Since the revolution, the arts have been under state patronage and direction. In the 1990s, some writers began to publish stories in Thailand for money, but publication inside Laos requires state approval. The reading audience is very small, and it is hard for artists to find an audience. Traditional performers can make a living independently from state patronage.
Traditional literature draws on Indian epics such as the Ramayana but also includes indigenous forms such as Sinxay. There are no important modern novels, although a short story tradition developed under the RLG. Poetry has been a very important form. After 1975 the demand for socialist realist literature produced dreary propaganda, but in the 1990s less politically motivated literature and poems were published.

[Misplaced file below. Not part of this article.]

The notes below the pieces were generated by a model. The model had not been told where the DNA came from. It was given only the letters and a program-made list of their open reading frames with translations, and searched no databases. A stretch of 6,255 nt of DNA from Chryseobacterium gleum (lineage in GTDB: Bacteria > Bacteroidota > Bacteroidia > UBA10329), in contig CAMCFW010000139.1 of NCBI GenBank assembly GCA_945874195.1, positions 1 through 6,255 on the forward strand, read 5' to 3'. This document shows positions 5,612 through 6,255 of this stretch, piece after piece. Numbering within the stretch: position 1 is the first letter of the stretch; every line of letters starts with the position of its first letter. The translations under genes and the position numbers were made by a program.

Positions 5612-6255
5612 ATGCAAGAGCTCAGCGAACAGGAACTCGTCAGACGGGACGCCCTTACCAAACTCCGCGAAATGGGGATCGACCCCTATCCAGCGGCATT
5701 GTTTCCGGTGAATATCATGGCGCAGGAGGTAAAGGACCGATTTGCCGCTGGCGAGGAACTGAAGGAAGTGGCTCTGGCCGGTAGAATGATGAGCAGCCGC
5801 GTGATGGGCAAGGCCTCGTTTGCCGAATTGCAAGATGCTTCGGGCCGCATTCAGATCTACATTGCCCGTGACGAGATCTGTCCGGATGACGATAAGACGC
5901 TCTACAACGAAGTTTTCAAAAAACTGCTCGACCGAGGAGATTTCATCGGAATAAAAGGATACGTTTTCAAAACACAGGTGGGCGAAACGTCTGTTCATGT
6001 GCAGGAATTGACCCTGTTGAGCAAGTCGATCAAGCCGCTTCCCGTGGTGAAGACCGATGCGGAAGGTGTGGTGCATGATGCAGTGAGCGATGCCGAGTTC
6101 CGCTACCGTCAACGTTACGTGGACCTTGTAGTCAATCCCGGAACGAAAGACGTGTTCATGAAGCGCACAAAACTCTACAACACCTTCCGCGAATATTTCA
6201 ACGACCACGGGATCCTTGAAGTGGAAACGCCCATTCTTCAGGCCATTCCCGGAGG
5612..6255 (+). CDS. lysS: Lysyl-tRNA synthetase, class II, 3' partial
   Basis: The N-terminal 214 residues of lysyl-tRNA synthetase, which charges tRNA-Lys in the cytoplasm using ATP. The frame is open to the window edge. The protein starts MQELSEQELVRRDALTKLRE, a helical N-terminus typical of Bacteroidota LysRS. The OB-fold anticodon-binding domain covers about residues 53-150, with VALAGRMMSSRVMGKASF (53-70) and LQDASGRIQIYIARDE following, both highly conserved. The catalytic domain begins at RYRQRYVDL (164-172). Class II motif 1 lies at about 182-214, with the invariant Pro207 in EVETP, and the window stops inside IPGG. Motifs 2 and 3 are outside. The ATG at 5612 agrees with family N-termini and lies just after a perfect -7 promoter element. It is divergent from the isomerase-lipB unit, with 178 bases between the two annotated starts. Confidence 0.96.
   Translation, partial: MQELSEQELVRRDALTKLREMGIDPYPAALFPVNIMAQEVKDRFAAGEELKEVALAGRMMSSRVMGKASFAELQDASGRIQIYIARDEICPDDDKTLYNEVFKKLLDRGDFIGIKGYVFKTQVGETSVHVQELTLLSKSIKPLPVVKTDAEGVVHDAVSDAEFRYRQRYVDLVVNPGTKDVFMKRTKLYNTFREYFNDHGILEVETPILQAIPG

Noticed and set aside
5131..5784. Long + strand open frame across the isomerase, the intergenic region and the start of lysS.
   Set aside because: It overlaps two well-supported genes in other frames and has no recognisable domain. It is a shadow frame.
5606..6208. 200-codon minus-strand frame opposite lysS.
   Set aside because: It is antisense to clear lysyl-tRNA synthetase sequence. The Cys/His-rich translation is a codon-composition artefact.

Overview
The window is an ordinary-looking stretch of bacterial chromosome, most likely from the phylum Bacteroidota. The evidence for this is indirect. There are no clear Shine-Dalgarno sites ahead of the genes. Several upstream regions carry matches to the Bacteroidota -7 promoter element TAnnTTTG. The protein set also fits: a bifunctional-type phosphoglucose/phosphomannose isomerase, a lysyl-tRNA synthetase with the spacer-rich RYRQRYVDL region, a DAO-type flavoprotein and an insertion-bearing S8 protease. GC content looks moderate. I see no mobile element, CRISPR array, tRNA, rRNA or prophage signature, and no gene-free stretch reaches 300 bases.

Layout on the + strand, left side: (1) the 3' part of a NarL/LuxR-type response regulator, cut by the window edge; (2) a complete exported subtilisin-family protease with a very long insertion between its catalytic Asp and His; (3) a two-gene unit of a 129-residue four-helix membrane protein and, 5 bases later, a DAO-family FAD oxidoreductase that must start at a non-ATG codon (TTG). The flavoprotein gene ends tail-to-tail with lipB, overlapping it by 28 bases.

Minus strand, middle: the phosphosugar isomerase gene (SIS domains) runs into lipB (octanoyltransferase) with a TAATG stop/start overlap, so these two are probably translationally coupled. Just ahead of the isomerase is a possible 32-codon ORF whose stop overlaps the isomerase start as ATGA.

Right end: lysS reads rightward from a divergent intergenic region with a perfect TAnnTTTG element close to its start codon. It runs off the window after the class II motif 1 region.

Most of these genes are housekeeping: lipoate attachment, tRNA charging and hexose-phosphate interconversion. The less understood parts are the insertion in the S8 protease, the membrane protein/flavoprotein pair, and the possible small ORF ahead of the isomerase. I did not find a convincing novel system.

Graphic arts are almost totally dependent on traditional Buddhist themes, which are expressed in an architectural form as murals or carvings on temple doors and window shutters. There is no developed practice of the fine arts, and cartooning disappeared after 1975. The other main form of visual art is silk and cotton woven cloth with elaborate and subtle patterns and colors.
Before 1975, performances of the Ramayana were patronized by the king, and there were some attempts at privately sponsored modern theater. After 1975, there were attempts to produce revolutionary theater. As the state tried to retraditionalize itself in the 1990s, it revived performances of the Ramayana. The actors and dancers are trained at the school for fine arts in Vientiane, and a similar school has been established in Luang Prabang. Puppetry and shadow plays have almost disappeared. Performances in which a male or female singer improvises or sings standard songs accompanied by an instrumental orchestra are still employed at important local celebrations. Popular songs leave politics aside and often deal with romantic love.